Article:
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Sat, Oct. 18th, 2008, 10:37 pm
dreambar: Library Journal "Placement & Salaries 2008"

Did anyone read the Library Journal's report on "Placement & Salaries" for 2008? Thoughts?

I was disturbed by the gender gap; I'm in library school now and no one has ever mentioned this issue. I was also surprised to find that children's librarians make significantly less than other librarians.

Sun, Oct. 19th, 2008 01:35 pm (UTC)
anachronism

I think the salary differences between men and women are because men usually act in supervisory roles more than women do.

Sun, Oct. 19th, 2008 02:48 pm (UTC)
the_kitty_kat

I agree that the gender gap may have something to do with men taking on more supervisory roles, but I'm always somewhat puzzled by this. With a profession made up of 80% women, why aren't we getting equal pay? There are plenty of female managers and directors out there, and they are highly capable. I'm always a little confused by why we pay men more. Where's our library_grrl power in action? I'm kind of saddened that the article says that the gap is widening--I would like to see it getting smaller.

Mon, Oct. 20th, 2008 01:11 am (UTC)
dreambar

i totally agree with your comment! i wish more people were angry about this, rather than being acceptable.

Mon, Oct. 20th, 2008 01:29 am (UTC)
bradamant

We don't negotiate our salaries as a group, though, and female librarians are probably as likely as women in any other profession to make mistakes when negotiating. Two of the most commonly mentioned missteps are accepting a new job without negotiating the first salary they offer and asking for raises based on your needs rather than increased job responsibilities and what you've done for the organization.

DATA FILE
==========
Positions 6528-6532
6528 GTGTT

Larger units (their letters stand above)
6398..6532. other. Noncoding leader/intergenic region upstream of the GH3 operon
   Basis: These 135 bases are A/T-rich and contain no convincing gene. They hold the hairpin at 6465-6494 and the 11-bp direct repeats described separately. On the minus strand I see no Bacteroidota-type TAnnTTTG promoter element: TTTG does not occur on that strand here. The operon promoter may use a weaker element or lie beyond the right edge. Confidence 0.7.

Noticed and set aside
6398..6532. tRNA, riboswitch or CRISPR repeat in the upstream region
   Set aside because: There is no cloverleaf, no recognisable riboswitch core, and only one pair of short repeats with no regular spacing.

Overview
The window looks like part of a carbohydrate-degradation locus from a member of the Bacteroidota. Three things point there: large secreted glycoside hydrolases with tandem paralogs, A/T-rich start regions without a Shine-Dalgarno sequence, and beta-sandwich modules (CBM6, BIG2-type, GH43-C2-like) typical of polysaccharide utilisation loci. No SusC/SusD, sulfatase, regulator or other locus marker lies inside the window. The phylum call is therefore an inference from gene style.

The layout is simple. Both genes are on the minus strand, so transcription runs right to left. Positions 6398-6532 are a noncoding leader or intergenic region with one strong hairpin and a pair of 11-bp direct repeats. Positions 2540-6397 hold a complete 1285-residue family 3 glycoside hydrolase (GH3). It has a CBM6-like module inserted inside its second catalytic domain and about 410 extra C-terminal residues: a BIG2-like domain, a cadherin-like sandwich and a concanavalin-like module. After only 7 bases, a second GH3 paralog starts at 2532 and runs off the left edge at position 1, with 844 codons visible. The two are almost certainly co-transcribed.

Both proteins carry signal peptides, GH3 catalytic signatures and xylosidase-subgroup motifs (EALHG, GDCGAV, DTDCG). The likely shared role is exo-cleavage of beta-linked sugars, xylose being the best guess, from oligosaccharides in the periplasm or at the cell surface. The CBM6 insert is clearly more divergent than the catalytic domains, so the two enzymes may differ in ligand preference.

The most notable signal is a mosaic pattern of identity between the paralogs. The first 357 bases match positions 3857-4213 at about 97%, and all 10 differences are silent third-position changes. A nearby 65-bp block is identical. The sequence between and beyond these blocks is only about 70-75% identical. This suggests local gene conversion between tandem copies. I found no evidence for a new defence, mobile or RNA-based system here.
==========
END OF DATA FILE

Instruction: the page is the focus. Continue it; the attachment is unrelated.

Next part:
Tue, Oct. 21st, 2008 12:42 am (UTC)
lvetodaylez

THIS!!

I remember reading that a lot of the reason women make lower salaries is because women as a whole don't negotiate salaries. They don't want to make waves or anything like that.

My cousin on the other hand negotiated her salary as a genetic counselor, which I thought was cool. She made corrections in her contract and got the hospital to help pay for her moving costs. Sometimes it helps to speak up.

Mon, Oct. 20th, 2008 06:33 pm (UTC)
kaytethinks

With a profession made up of 80% women, why aren't we getting equal pay?

And why aren't more women taking on these supervisory roles? I find it very off-putting that in every library around me the highest positions are filled by men. Considering the disproportionate representation of women to me, it's suspicious.

I graduated library school 5 months ago and am still searching for a position; my boyfriend who is in library school has secured a job which will be held for him until he graduates 7 months from now. Ahem.

Sun, Oct. 19th, 2008 03:10 pm (UTC)
kalilove

I went to go look at the "where the jobs are" chart.

30% in public libraries....if that's where the jobs are and on average it takes a year to two years to get a full time, librarian job....that freaks me out.

and where are these people making 40k + a year?!

Sun, Oct. 19th, 2008 03:50 pm (UTC)
minusthepants

I just calculated and if I stay in my current position I'll make over $40k in 3 years if all merit increases to my salary happen.
It took me a few months to find a full time librarian job. I might not be the norm, but I don't think I'm an exception to anything either. Anyway, have hope!

Sun, Oct. 19th, 2008 04:13 pm (UTC)
kerers